# Iris Dataset Classification with Multiple ML Algorithms Hello there! Today we are going to learn about a new dataset – the iris dataset. The dataset is very interesting and fun as it deals with the various properties of the flowers and then classifies them according to their properties.

## 1. Importing Modules

The first step in any project is to import the basic modules which include numpy, pandas and matplotlib.

```import numpy as np
import pandas as pd
import matplotlib.pyplot as plt
```

To load the data we will download the dataset from Kaggle. You can download the dataset here but make sure that the file is in the same directory as the code file.

We will also be separating the data and labels from each other by using the slicing operation on the data.

```data = pd.read_csv('Iris.csv')
data_points = data.iloc[:, 1:5]
labels = data.iloc[:, 5]
```

## 3. Split Data Into Testing and Training Data

Before training any kind of ML model, we first need to split data into testing and training data using the `train_test_split` function from sklearn.

```from sklearn.model_selection import train_test_split
x_train,x_test,y_train,y_test = train_test_split(data_points,labels,test_size=0.2)
```

## 4. Normalization/Standardization of Data

Before we work on the ML modeling and the data processing, we need to normalize the data for which the code is mentioned below.

```from sklearn.preprocessing import StandardScaler
from sklearn.model_selection import cross_val_score
Standard_obj = StandardScaler()
Standard_obj.fit(x_train)
x_train_std = Standard_obj.transform(x_train)
x_test_std = Standard_obj.transform(x_test)
```

## 5. Applying Classification ML model

Now that our data is prepared and is ready to go into the various ML models we will be testing and comparing the efficiency of various classification models

### 5.1 SVM (Support Vector Machine)

The first model we are going to test the SVM Classifier. The code for the same is mentioned below.

```from sklearn.svm import SVC
svm = SVC(kernel='rbf', random_state=0, gamma=.10, C=1.0)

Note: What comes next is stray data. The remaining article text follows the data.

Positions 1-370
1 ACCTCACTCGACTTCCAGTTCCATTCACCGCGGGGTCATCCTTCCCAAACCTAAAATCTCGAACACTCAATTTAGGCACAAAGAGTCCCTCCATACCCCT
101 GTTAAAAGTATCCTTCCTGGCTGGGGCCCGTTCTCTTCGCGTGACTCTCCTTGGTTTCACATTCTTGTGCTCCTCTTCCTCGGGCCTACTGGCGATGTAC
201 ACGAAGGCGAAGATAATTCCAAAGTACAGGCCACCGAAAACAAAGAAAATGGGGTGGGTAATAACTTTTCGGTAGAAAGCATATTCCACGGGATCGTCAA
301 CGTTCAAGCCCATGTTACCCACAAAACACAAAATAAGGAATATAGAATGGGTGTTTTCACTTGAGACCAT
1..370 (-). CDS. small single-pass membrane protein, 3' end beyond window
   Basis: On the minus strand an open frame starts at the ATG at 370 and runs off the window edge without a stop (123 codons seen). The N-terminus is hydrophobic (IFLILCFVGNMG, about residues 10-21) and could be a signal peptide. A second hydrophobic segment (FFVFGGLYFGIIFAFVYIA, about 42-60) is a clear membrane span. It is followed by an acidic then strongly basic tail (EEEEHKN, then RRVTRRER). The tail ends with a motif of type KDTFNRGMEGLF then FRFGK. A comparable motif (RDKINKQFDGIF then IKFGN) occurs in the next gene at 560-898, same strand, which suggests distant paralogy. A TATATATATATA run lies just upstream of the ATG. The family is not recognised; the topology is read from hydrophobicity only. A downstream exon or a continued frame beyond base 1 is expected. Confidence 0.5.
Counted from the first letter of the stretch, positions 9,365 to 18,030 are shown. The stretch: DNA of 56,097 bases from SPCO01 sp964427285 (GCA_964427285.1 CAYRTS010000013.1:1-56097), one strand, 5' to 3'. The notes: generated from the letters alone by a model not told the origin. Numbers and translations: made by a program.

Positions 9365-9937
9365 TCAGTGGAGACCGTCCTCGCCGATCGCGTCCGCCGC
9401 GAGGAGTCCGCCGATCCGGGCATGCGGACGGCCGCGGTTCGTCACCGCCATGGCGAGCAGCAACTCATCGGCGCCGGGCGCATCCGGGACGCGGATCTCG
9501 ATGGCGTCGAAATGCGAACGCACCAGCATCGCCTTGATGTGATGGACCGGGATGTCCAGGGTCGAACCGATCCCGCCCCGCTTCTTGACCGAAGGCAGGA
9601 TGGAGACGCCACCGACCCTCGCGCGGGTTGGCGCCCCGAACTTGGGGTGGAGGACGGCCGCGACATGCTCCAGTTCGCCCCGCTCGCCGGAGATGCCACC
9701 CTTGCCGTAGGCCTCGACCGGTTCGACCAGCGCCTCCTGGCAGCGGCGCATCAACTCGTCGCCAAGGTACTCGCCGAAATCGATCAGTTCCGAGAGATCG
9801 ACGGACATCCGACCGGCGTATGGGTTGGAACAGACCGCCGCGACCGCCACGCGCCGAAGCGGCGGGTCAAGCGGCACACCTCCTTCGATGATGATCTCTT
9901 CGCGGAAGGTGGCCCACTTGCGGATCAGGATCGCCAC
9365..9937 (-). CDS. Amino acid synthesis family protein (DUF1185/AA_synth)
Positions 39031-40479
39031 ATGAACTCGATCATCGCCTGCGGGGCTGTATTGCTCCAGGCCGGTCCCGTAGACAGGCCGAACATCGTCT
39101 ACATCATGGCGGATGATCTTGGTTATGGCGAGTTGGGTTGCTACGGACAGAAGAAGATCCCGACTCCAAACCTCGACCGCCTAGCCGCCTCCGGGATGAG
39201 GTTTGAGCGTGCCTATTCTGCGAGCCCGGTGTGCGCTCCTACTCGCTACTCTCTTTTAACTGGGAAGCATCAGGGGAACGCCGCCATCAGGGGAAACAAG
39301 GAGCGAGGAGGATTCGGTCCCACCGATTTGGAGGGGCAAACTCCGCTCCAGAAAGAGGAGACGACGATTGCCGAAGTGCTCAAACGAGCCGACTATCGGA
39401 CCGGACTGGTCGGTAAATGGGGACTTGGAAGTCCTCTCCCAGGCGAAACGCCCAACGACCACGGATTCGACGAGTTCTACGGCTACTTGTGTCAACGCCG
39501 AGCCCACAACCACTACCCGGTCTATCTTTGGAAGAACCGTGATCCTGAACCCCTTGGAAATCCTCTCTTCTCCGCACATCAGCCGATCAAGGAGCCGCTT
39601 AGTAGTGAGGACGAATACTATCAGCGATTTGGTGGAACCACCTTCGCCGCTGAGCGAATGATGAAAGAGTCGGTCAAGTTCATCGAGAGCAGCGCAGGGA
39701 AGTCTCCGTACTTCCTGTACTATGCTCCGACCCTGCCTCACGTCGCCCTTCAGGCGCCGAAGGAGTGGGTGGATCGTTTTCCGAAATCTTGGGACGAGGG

svm.fit(x_train_std, y_train)
print('Training data accuracy {:.2f}'.format(svm.score(x_train_std, y_train)*100))
print('Testing data accuracy {:.2f}'.format(svm.score(x_test_std, y_test)*100))
```

On successful execution, the classifier gave a training and testing accuracy of about 97% and 93% respectively which is pretty decent.

### 5.2 KNN (K-Nearest Neighbors)

KNN algorithm is one of the most basic, simple, and beginner-level classifying models in the world of ML. The code to directly execute the same is shown below.

```from sklearn.neighbors import KNeighborsClassifier
knn = KNeighborsClassifier(n_neighbors = 7, p = 2, metric='minkowski')
knn.fit(x_train_std,y_train)
print('Training data accuracy {:.2f}'.format(knn.score(x_train_std, y_train)*100))
print('Testing data accuracy {:.2f}'.format(knn.score(x_test_std, y_test)*100))
```

The testing accuracy in this case is just about 80% which is less when compared to other models but its justified as the model is very basic and has several limitations.

### 5.3 Decision Tree

Next, we will be implementing the Decision Tree Model which is one of the simple yet complex ML model. The code for the same is shown below.

```from sklearn import tree
decision_tree = tree.DecisionTreeClassifier(criterion='gini')
decision_tree.fit(x_train_std, y_train)
print('Training data accuracy {:.2f}'.format(decision_tree.score(x_train_std, y_train)*100))
print('Testing data accuracy {:.2f}'.format(decision_tree.score(x_test_std, y_test)*100))
```

The testing accuray in this model as well is still around 80%, hence so far SVM gives the best results.

### 5.4 Random Forest

Random Forest is a more complex and better decision tree in Machine Learning. The implementation of same is shown below.

```from sklearn.ensemble import RandomForestClassifier
random_forest = RandomForestClassifier()
random_forest.fit(x_train_std, y_train)
print('Training data accuracy {:.2f}'.format(random_forest.score(x_train_std, y_train)*100))
print('Testing data accuracy {:.2f}'.format(random_forest.score(x_test_std, y_test)*100))
```

The accuracy levels are very good here where the training data is 100% which is awesome! while the testing data accuracy is 90% which is decent as well.

## Conclusion

Congratulations! This tutorial mentioned a lot of different algorithms on the same dataset and we obtained different results for each model. Hope you liked it! Keep reading to learn more!